Are you unsure of what to feed your baby when you start to wean her?
According to an article on ‘Weaning Recommendations: 6-12 months. The very first menu has a lifelong effect’ published by Irene Labuschagne and co-authors at the Nutrition Information Centre of the University of Stellenbosch (2008), the following ages are suggested for the introduction of juice and semi-solid foods:
Considering that the WHO advises that all children should, if possible, be exclusively breastfed up to the age of six months, babies still need milk during the weaning period.
Breast milk and infant formula are preferred to cow’s or goat’s milk in infants younger than one year.
Between the ages of 6 and 8 months, you can decrease the amount of milk you give your baby to 150ml/kg of the baby’s weight. So a 3kg infant would require 150 x 3 = 450ml of milk a day, provided other foods derived from animals such as meat, fish, egg yolk and legumes (which are rich in protein and iron) are being introduced to the child’s diet.
During the period between 9 and 12 months, 500ml of milk per day is sufficient, because by now your baby should be eating the above-mentioned foods and obtaining sufficient protein, iron, zinc and B vitamins from semi-solid foods.
Most babies are offered baby cereals that are available in supermarkets as their first weaning food. Select iron-fortified baby cereals or prepared porridges and strain them for your baby.
By the time your baby is 9 months old, you can start varying the textures of porridges by using cereals that contain bits of fruit or puffed rice. This is to get your baby used to eating foods with a ‘rougher’ texture instead of only eating gruels.
At 6 months, you can introduce your baby to cooked and pureed or strained (passed through a sieve) or commercially prepared vegetable purees. If you make your own strained vegetables, then don’t add salt or sugar, fat or oil to satisfy your own taste. Babies are better off without these additions.
Once your baby reaches 8 months, pureed vegetables can be phased out and she can be offered small pieces of cooked vegetables from the table.
Start off with strained or pureed cooked fruits or mashed banana, one teaspoon at a time. Reserve the introduction of fruit until your baby is used to eating vegetables to allow her to develop a taste for vegetables first.
After the age of 8 months, you can start replacing pureed fruits with chopped, well-cooked or canned fruits.
Foods rich in protein, B vitamins, zinc and iron are an important addition to a baby’s diet after the age of 6 months.
Protein foods include meat, chicken, liver and other organ meats, fish, egg yolk, and dry, cooked legumes such as dry beans, peas, lentils or soya (Labuschagne et al, 2008). Legumes are an excellent source of plant protein plus the above-mentioned vitamins and minerals, and are also less expensive than other protein foods such as meat or fish. All these foods should be cooked and then strained or pureed when you offer them to your baby at 6 months.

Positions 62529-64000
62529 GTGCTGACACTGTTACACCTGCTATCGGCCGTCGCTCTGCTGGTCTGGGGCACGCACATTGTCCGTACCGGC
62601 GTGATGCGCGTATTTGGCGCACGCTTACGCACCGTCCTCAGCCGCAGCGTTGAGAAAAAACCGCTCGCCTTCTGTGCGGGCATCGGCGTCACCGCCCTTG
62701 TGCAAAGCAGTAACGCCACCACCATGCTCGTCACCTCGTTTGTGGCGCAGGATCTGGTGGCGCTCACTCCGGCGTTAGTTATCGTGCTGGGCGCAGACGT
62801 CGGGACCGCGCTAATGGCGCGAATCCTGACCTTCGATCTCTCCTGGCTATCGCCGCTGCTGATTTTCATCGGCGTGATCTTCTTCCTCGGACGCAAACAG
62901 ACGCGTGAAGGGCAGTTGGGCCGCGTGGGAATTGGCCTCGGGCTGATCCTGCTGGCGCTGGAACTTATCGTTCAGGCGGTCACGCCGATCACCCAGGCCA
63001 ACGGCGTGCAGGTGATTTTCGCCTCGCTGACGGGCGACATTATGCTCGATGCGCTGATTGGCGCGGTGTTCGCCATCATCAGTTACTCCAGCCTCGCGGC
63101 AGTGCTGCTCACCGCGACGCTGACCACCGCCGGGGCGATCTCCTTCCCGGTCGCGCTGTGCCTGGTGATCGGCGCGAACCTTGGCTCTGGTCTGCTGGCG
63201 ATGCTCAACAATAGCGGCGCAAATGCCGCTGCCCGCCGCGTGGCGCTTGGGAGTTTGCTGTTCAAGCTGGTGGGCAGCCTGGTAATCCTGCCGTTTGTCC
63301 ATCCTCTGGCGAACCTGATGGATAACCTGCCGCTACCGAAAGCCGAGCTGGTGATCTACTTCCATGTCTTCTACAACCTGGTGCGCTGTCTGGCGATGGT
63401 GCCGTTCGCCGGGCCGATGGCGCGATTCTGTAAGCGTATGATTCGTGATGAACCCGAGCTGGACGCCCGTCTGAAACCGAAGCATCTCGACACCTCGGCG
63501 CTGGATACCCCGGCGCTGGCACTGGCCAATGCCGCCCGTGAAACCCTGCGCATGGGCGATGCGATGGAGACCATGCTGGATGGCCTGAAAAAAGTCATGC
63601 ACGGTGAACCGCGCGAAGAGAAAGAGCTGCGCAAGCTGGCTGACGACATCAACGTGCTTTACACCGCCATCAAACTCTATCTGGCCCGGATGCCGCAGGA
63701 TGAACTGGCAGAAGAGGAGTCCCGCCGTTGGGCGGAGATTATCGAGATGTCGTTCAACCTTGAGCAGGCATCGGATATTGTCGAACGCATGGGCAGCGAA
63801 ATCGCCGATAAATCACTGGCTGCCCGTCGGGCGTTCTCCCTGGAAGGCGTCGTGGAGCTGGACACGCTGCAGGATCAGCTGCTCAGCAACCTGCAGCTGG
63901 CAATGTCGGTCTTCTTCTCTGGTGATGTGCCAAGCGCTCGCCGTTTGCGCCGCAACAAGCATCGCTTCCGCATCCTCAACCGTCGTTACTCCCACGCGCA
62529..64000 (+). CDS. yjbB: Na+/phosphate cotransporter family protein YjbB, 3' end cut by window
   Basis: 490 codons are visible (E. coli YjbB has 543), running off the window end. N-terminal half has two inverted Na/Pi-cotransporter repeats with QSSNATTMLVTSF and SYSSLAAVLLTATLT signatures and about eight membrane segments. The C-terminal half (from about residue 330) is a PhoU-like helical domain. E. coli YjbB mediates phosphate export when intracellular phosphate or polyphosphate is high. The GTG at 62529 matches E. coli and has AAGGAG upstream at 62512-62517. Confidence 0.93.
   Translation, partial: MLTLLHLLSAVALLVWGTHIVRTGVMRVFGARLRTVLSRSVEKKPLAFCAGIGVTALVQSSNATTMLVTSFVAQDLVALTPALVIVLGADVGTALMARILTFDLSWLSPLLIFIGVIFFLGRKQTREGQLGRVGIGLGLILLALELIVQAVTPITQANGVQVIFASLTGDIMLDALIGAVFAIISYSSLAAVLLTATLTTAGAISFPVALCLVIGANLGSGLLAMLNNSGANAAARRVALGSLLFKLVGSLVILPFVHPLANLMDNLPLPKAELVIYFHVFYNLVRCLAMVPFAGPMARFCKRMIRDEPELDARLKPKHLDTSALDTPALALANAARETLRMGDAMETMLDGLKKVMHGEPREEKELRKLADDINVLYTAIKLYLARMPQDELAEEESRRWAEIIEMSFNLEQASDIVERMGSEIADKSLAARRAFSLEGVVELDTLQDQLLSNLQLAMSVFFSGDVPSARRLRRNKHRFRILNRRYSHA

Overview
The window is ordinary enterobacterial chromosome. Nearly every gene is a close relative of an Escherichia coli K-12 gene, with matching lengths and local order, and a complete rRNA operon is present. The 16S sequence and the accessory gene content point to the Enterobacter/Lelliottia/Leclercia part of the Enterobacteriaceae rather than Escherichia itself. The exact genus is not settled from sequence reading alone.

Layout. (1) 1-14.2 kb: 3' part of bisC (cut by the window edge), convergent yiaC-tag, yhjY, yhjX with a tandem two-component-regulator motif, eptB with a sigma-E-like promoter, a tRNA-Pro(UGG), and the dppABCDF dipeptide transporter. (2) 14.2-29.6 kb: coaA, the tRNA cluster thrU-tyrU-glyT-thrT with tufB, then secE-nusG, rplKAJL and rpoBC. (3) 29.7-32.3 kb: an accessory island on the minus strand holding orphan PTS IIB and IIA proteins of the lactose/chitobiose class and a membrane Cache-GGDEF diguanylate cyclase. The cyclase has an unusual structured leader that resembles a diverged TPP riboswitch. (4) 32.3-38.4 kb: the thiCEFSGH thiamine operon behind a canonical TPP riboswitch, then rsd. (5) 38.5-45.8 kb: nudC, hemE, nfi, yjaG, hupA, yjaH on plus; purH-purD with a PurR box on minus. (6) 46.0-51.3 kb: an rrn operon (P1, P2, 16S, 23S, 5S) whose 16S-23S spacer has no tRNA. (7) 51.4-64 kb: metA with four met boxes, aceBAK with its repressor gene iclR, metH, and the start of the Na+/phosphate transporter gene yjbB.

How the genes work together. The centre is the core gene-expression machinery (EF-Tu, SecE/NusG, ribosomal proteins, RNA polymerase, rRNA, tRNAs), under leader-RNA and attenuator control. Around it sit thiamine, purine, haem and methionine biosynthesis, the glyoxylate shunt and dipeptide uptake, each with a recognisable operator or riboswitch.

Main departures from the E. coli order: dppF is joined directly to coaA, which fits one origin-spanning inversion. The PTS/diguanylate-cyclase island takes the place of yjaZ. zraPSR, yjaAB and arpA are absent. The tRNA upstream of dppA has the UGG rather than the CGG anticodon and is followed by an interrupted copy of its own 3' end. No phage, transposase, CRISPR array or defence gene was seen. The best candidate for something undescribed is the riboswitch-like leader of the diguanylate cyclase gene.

At the age of 8 months, you can reduce the amount of strained/pureed protein foods and gradually substitute it with soft, cooked meats, fish and legumes, as served at the table.
Toast, biscuits or rusks can be introduced at 6 months as soon as the child is physically capable of grasping the foods. Your baby will probably suck happily on such foods and gradually learn how to bite off small portions.
Contrary to popular belief, fruit juices should only be introduced at the age of 6 months and limited to 115-170ml per day. Just because fruit juice is perceived as ‘healthy’, doesn't mean you can give your baby unlimited quantities as this may lead to overweight (Labuschagne et al, 2008).
Drinking from a cup
Labuschagne and co-authors (2008) recommend that fruit juices or milk formula should be offered from a cup at the age of 9 months. By this time, the baby should be able to drink rather than suck liquids, but it is still important to monitor your child when she drinks from a cup to prevent choking.
Avoid special ‘kiddy’ foods
Special foods designed for kiddies are all the rage, but they're generally expensive and high in fat, sugar and salt, and should be avoided. There is no need to buy special foods for babies. You can make all the above-mentioned foods in your own home.
Don’t give your child cold drinks, fried potato chips or crisps, and fatty snacks. This paves the road to infant obesity that may complicate your child’s entire life.
Excessive use of fruit juice, sweetened cold drinks, cordials and squashes, fatty foods and snacks have all been identified as foods and drinks that make babies fat.
Studies have produced disturbing results indicating that a relatively large percentage of infants as young as 7 months already have unbalanced diets, for example:
- Up to 33% of the children in one study did not eat any vegetables or fruit.
- One of the most common ‘vegetables’ consumed by these children was fried chips!
- Up to 46% of the children drank sweetened cold drinks or ate sweetened puddings or sweets (Labuschagne et al, 2008).
Nutritionists are alarmed by these findings, because poor eating habits and inappropriate food choices can lead to childhood obesity and all its associated problems, such as high blood pressure, diabetes, raised blood fat levels and adult obesity.
Always keep in mind that the eating habits you teach your babies will determine their health and longevity for the rest of their lives.
- (Dr I.V. van Heerden, aka DietDoc, June 2008)
(Labuschagne I et al (2008). Weaning Recommendations: 6-12 months. The very first menu has a lifelong effect. The Specialist Forum, April 2008: 27-36.)
Any questions? Ask DietDoc